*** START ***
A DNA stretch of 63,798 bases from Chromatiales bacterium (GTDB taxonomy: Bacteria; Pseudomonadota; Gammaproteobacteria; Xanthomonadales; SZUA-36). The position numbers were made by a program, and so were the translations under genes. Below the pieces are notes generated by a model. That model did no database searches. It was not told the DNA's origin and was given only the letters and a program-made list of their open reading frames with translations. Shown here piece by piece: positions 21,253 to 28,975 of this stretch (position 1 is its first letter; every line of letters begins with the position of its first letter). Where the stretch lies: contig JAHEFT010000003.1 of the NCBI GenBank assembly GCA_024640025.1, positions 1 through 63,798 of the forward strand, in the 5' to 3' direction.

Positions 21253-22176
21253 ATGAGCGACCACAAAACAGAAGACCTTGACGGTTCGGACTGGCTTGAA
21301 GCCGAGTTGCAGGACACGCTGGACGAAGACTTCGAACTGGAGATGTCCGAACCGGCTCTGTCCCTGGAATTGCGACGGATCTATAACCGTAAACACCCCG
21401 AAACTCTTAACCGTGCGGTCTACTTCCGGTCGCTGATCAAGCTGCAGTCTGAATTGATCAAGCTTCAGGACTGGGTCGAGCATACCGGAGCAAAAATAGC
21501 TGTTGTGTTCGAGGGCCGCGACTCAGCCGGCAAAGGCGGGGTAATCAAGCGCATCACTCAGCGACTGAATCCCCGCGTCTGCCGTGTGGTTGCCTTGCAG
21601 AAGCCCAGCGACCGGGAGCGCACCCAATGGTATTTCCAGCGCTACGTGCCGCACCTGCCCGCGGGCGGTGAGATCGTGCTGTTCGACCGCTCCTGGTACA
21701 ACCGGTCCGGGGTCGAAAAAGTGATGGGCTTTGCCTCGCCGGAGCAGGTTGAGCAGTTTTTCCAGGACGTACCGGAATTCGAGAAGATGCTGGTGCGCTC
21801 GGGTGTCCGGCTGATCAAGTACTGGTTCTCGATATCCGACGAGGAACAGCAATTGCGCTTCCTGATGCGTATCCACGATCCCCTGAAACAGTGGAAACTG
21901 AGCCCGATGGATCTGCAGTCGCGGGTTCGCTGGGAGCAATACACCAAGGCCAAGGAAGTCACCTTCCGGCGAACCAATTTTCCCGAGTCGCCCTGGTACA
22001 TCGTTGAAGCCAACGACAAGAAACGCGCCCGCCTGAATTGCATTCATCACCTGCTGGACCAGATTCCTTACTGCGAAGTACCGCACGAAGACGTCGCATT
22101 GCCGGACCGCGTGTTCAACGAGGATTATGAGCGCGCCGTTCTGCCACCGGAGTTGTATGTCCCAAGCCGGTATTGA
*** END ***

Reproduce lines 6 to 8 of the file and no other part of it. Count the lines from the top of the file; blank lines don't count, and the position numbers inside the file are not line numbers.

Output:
21501 TGTTGTGTTCGAGGGCCGCGACTCAGCCGGCAAAGGCGGGGTAATCAAGCGCATCACTCAGCGACTGAATCCCCGCGTCTGCCGTGTGGTTGCCTTGCAG
21601 AAGCCCAGCGACCGGGAGCGCACCCAATGGTATTTCCAGCGCTACGTGCCGCACCTGCCCGCGGGCGGTGAGATCGTGCTGTTCGACCGCTCCTGGTACA
21701 ACCGGTCCGGGGTCGAAAAAGTGATGGGCTTTGCCTCGCCGGAGCAGGTTGAGCAGTTTTTCCAGGACGTACCGGAATTCGAGAAGATGCTGGTGCGCTC